Mar 7, 2013 2:00 PM by Robert Preidt
THURSDAY, March 7 (HealthDay News) -- Carrying around excess body weight, particularly in early adulthood, can result in a dangerously enlarged heart later in life, a new study finds.
"There are already multiple reasons to target obesity at a young age, but this study adds yet another," said one expert not connected to the study, Dr. Eugenia Gianos, an assistant professor in the department of medicine at NYU Langone Medical Center, in New York City. "Targeting obesity at a young age is exceptionally valuable to improving cardiovascular health and this study reaffirms this."
In the study, British researchers assessed the body mass index (a measurement based on weight and height) and heart health of more than 1,600 men and women at different time periods in their lives.
They found that those who were overweight throughout their lives were much more likely to have increases in the heart's left ventricular mass and relative wall thickness. Both of these are strong and independent predictors of cardiovascular disease and death, the researchers said.
However, the earlier in life that a person became overweight, the greater the increase in his or her heart size later in life. For example, the hearts of people who were overweight beginning in their 20s were 7 percent heavier than the hearts of people who became overweight in their 60s, according to the study scheduled for presentation Thursday at an annual meeting of the American College of Cardiology (ACC), in San Francisco.
"Being overweight in your 20s can have detrimental effects on the heart 40 years in the future, especially if you keep the weight on over the years," lead investigator Arjun Ghosh, a clinical research fellow at the International Centre for Circulatory Health of Britain's National Heart and Lung Institute, said in an ACC news release.
"It's probably the wrong attitude to think 'I know I'm overweight now, but I'll lose the weight later' because the longer you spend overweight, the greater the weight of your heart muscle," Ghosh explained. "And we know from other studies that even if we take away or account for high blood pressure, diabetes or other risk factors for heart disease, somebody with a bigger heart muscle is more likely to have a heart attack, die or have other problems, such as stroke."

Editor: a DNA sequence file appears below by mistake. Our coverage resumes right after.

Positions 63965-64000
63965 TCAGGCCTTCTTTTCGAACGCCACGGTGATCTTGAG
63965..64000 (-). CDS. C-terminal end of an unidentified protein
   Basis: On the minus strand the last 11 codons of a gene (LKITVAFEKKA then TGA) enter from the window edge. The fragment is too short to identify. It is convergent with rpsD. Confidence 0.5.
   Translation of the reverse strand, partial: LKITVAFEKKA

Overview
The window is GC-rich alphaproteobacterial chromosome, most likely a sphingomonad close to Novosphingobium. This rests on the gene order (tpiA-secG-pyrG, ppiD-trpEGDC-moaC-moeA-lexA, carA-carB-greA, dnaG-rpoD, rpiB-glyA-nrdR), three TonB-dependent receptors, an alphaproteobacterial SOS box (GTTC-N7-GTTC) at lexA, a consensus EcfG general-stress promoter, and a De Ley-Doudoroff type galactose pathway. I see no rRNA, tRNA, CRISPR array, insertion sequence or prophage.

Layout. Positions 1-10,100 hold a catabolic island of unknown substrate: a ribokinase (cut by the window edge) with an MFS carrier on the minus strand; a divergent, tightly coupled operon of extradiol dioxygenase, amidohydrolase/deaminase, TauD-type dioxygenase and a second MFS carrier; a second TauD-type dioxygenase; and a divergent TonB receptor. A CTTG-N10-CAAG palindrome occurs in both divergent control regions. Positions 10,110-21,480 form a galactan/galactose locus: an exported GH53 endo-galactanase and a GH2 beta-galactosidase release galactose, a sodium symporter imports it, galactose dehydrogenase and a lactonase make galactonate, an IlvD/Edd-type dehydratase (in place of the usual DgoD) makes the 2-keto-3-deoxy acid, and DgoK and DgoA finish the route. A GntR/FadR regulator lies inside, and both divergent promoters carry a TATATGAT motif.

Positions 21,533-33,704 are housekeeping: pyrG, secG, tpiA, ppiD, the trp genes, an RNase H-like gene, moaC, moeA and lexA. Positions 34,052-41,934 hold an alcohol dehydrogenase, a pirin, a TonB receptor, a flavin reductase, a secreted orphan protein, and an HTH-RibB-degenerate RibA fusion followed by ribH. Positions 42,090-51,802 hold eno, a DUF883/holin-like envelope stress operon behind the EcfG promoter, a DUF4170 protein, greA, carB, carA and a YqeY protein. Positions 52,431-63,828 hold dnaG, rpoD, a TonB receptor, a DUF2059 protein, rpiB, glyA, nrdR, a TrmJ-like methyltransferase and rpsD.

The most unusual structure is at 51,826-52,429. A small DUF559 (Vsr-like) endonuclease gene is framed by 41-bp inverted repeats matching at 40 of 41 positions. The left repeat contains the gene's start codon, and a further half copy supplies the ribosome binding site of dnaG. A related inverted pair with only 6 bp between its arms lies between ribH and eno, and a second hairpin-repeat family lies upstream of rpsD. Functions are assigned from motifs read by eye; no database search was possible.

The study results come from 44 years of data and few, if any, other studies have been able to examine the connection between body weight and heart size over such a long time period, added Ghosh, who is also with the U.K. Medical Research Council's Unit for Lifelong Health and Aging.
Dr. Suzanne Steinbaum is a preventive cardiologist at Lenox Hill Hospital, in New York City. She explained that "the effects of being overweight ... are not simply in increasing heart risk factors, but also in increasing the amount of work the heart has to do, which results in hypertrophy of the heart muscle. In time, this can result in a cardiomyopathy and worse outcomes."
This may be especially important in youth, Ghosh said.
"Our findings add to the wealth of evidence that obesity and being overweight from a young age is not good, and provide yet another reason why we need to focus on preventing obesity and promoting a healthy lifestyle," Ghosh said. "Being overweight is a significant risk factor for heart disease, and worldwide, people seem to be becoming overweight at younger and younger ages."
He noted that one-third of school-aged children in North America are overweight, with an increasing number of children carrying excess pounds when they reach adulthood.
Because this study was presented at a medical meeting, the data and conclusions should be viewed as preliminary until published in a peer-reviewed journal.
The U.S. National Institutes of Health outlines steps you can take to reduce heart risks.